NHS Highland blamed for erosion of healthcare in Caithness with 'centralisation' to Raigmore
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NHS Highland has been accused of presiding over a steady erosion of healthcare in Caithness which could result in families having to move away to be closer to vital services.
Caithness Health Action Team (CHAT) says it is concerned about the impact on health, birth rates, the local economy, schools and communities in the county as a result of treatment being "centralised" at Raigmore Hospital in Inverness.
And the campaign group has suggested a virtual or face-to-face meeting at which members of the public can put questions to health board managers.
CHAT challenged NHS Highland on a number of points following a virtual meeting it had this week with health board staff and managers, with three Highland councillors also taking part.
In an email to NHS Highland management, and posted on social media, CHAT described the meeting as "very disappointing" and rejected a suggestion that it was to blame for "bad publicity".
CHAT stated: "NHS Highland claim that the reason they are not able to recruit is because of the bad publicity they are getting from social media, with the finger clearly pointed at CHAT. To be clear, we are a platform for the voices of Caithness people who are at the moment suffering from a healthcare system that is being centralised to Raigmore over 100 miles away."
CHAT insisted it was "not alone" in its concerns, with Highland MSPs Edward Mountain and Rhoda Grant and local MP Jamie Stone making similar comments.
The email continued: "Like the condition of our roads, each year our health provision has been eroded. To be viable our remote community needs a fully functioning health service like the one 20 miles away in Orkney.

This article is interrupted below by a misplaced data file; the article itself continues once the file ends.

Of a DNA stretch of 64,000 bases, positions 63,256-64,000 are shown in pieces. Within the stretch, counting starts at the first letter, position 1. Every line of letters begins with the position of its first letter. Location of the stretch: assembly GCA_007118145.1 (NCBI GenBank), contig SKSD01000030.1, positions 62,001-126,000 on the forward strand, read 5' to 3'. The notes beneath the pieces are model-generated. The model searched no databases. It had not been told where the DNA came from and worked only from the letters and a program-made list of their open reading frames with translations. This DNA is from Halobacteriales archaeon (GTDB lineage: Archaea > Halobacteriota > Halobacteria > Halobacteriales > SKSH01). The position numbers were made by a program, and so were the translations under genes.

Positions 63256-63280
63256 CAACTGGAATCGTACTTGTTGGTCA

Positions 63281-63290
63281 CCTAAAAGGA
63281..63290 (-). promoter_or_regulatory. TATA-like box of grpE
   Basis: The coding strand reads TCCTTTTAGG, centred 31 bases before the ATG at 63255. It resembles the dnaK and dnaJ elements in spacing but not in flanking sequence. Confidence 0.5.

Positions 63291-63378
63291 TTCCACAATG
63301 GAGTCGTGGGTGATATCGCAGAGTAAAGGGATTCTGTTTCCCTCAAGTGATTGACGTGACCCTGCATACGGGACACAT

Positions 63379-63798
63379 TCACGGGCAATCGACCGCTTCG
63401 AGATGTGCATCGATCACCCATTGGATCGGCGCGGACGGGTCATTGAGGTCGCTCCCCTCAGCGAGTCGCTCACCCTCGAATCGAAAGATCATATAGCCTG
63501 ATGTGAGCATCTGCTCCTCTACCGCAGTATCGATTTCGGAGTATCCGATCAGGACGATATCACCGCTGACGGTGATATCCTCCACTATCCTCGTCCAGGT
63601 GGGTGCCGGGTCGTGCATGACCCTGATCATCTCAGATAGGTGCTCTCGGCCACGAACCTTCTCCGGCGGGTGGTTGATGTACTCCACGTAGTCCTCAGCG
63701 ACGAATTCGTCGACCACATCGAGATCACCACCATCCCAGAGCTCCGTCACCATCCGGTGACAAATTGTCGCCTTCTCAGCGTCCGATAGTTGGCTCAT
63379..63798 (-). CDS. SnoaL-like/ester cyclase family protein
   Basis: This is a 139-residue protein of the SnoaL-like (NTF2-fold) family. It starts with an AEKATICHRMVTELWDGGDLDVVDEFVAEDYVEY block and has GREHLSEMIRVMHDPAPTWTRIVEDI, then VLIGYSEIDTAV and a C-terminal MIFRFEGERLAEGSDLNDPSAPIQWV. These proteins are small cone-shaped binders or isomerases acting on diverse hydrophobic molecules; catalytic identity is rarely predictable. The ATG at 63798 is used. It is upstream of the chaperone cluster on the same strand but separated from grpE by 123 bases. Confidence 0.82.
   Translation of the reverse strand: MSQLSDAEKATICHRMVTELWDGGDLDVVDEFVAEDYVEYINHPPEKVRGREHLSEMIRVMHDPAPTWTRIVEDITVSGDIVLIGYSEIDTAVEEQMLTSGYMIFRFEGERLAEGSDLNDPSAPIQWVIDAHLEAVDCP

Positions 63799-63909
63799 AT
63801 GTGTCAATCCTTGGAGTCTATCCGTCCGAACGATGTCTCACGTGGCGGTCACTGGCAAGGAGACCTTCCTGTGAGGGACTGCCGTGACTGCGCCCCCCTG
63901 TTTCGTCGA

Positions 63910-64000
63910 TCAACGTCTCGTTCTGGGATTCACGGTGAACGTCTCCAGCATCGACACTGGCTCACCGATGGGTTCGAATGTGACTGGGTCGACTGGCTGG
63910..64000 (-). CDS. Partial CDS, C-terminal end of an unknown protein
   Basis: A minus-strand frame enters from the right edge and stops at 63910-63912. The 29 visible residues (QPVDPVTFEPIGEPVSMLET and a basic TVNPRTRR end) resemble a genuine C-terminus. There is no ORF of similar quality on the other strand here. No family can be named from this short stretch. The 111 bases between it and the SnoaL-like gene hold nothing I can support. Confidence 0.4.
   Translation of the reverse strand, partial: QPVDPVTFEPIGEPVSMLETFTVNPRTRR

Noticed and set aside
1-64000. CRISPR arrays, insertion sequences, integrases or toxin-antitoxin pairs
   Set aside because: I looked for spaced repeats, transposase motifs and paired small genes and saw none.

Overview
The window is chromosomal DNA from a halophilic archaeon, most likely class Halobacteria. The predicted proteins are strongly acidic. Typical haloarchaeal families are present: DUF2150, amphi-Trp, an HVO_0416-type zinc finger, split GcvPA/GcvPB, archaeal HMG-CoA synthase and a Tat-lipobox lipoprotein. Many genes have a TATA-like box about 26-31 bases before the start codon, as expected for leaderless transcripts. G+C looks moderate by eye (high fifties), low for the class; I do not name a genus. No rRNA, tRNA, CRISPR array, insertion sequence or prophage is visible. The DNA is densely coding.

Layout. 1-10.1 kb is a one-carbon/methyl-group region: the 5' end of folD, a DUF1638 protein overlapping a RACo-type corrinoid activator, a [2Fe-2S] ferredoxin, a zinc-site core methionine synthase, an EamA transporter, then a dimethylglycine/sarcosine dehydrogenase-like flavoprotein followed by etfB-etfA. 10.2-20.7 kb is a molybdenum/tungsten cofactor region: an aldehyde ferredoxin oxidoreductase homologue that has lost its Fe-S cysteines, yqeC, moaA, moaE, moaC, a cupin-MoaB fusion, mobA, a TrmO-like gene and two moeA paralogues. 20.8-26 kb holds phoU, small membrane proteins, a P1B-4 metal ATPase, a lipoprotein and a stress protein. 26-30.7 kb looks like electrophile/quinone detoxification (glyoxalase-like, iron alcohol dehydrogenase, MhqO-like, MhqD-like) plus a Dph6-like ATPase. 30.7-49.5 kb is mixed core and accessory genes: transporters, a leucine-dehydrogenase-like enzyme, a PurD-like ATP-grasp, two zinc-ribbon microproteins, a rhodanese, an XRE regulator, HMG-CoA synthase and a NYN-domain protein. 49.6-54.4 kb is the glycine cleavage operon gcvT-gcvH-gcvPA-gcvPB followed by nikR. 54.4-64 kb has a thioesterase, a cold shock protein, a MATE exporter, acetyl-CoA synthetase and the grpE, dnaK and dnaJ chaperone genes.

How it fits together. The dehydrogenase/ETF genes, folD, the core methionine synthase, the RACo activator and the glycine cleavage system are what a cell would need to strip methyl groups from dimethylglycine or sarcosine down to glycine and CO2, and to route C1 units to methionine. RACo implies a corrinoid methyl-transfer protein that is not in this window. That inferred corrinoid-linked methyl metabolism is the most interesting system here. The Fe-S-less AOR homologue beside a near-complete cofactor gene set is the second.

"We feel the only solution to this is for CHAT to hold a public virtual or face-to-face meeting where the community can ask NHS Highland managers their questions and to have their voices heard directly and not through social media channels."
The group called on the chief executive of NHS Highland, Pam Dudek, to publicly respond to questions about the concerns over health services in Caithness.
CHAT chairman Bill Fernie told the John O'Groat Journal: "There is little doubt that spending and therefore services have not kept up with what was the norm in the past. Health boards and councils have not had sufficient funding to keep services up to scratch.
"The Scottish Government has centralised more and more and forced changes to health services and council services due to the squeeze on funding. It is difficult for the public to understand budgets and funding, but they can see that services have disappeared from their area.
"It is long past time that the sparsity of population in rural settings should not be used as an excuse for more centralisation and no amount of justification such as safety, training, etc., should be used as reasons why we cannot have the services we once did. If we continue down the current path, more and more people and families will decide they need to move away to be closer to important services."
NHS Highland was invited to comment.